Three of Gov. Rick Scott’s most enduring themes — jobs, education and tax cuts — will get most of the spotlight tomorrow in the annual State of the State address to the Florida Legislature.
House Rules Chairman Rob Schenck filed motion HCR 8005 last week, scheduling Scott’s speech for 11 a.m. Tuesday. The 60-day legislative session officially gets under way just before that, starting with a 9 a.m. House meeting, followed by the Senate at 10 a.m.
Some of Scott’s talking points were released Monday in a statement by the governor’s office. He will lay claim to the state’s title of “Land of 700,000 New Jobs,” as well as rolling out details of the ambitious half-billion dollar tax-cut budget for 2014-2014 fiscal year.
Expect Scott to stress the half-million jobs created in Florida since he took office in 2011, and how his administration cut taxes 24 times, with hopes to reduce them again by $500 million in 2014.
“Working together, we have made Florida not just a destination for tourists,” the preview goes, “but a destination for opportunity.”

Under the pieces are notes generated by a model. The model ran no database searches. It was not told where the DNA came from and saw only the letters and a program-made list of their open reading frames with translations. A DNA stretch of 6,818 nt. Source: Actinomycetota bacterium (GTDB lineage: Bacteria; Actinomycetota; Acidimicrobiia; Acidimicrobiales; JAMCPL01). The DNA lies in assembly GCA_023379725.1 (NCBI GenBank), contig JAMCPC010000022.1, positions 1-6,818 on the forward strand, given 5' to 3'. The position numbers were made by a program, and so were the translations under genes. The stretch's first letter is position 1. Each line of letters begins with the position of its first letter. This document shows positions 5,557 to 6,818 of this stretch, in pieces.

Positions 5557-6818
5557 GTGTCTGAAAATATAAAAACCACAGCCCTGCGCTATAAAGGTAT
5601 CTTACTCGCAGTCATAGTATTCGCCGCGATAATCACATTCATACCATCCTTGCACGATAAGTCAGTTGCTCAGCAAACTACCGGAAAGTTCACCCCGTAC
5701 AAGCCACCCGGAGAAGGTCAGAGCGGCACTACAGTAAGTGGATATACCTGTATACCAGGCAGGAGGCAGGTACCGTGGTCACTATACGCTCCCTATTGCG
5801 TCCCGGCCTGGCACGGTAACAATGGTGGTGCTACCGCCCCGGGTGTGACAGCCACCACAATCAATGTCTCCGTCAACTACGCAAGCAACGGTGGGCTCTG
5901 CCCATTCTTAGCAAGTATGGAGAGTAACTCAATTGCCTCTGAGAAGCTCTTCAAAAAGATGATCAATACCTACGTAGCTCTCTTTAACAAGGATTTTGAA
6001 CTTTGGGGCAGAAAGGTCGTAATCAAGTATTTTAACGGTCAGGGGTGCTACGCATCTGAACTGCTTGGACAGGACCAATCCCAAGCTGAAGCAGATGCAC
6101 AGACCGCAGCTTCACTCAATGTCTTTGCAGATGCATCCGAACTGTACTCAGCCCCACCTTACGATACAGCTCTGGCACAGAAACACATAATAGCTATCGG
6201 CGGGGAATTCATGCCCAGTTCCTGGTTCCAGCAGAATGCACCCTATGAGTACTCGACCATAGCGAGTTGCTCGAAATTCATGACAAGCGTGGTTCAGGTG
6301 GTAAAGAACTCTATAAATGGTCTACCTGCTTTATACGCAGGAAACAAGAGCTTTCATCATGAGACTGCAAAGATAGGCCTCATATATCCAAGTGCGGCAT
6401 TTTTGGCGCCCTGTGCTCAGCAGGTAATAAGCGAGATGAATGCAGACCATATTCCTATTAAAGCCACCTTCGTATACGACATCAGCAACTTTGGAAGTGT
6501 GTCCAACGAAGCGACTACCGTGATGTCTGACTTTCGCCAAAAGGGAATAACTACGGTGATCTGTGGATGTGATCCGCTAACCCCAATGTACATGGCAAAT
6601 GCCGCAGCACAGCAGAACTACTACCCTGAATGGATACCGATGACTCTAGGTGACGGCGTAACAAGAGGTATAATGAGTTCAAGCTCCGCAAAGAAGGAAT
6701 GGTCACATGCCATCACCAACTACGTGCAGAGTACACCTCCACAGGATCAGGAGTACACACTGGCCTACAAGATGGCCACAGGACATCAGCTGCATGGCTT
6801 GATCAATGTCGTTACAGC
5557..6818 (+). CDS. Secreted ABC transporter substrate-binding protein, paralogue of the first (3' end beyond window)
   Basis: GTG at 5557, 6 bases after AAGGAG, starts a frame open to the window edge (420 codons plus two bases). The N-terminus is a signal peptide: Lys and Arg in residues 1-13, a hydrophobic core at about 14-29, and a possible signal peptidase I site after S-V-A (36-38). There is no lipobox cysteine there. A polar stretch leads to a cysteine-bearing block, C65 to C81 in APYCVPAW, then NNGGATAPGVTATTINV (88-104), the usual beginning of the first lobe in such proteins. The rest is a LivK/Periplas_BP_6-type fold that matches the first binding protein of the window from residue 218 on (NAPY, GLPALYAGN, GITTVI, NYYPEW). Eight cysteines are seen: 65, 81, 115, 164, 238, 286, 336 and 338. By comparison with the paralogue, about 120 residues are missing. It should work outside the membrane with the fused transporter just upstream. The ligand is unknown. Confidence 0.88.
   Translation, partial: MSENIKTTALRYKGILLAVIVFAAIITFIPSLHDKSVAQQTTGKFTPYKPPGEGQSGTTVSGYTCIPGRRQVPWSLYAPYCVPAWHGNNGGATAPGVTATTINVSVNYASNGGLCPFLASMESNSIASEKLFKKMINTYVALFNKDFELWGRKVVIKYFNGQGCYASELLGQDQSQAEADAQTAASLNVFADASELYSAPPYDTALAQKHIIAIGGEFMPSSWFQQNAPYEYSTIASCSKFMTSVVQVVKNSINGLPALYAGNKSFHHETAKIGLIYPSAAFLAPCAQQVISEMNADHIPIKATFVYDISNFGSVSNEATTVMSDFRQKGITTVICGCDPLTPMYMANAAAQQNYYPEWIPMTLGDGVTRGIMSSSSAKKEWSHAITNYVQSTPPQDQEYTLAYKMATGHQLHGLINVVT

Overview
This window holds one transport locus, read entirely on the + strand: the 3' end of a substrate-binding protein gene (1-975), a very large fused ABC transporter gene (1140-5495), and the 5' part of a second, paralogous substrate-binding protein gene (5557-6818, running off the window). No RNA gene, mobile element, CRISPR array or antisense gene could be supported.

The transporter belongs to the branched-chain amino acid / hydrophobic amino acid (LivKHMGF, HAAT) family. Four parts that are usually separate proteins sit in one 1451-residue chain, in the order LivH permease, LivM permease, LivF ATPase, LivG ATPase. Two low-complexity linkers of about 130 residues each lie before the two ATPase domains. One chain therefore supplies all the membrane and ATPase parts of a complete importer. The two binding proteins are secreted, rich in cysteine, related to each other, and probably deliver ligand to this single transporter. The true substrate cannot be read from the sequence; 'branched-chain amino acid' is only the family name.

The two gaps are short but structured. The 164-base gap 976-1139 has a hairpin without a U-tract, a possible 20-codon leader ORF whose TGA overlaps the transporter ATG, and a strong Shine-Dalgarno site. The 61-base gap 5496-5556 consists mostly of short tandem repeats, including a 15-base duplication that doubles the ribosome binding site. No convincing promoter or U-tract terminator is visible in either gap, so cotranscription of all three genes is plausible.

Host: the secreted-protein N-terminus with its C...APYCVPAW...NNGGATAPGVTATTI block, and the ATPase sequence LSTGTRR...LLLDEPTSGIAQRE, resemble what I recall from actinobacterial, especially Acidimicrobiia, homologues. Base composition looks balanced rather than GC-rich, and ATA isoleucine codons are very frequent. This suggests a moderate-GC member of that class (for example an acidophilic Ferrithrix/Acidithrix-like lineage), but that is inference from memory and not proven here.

“And when I say that ‘we’ have done it, I don’t mean just those of us … in the chamber,” he continues. “The real credit goes to the hard working and industrious people of the great state of Florida.”
Key elements of Scott’s $500 million tax and fee pledge will be rolling back the 2009 motor vehicle registration fee hike, as well as pushing further tax cuts for small businesses, primarily on business leases. He will ask lawmakers to exclude four out of five businesses from paying tax on business leases.
Not only will this make Florida the “Land of 700,000 New Jobs,” Scott says, but also the “Land of Opportunity.”
In addition to tax cuts, higher education will also be a significant theme. Scott’s has $80 million in the budget for “colleges and universities who graduate students best positioned to get a job.”
Scott — whose resolution will be to “hold the line on tuition” — will urge the legislators to eliminate the 15 percent annual growth and inflationary increase on tuition by undoing the 2007 and 2009 laws on tuition differentials.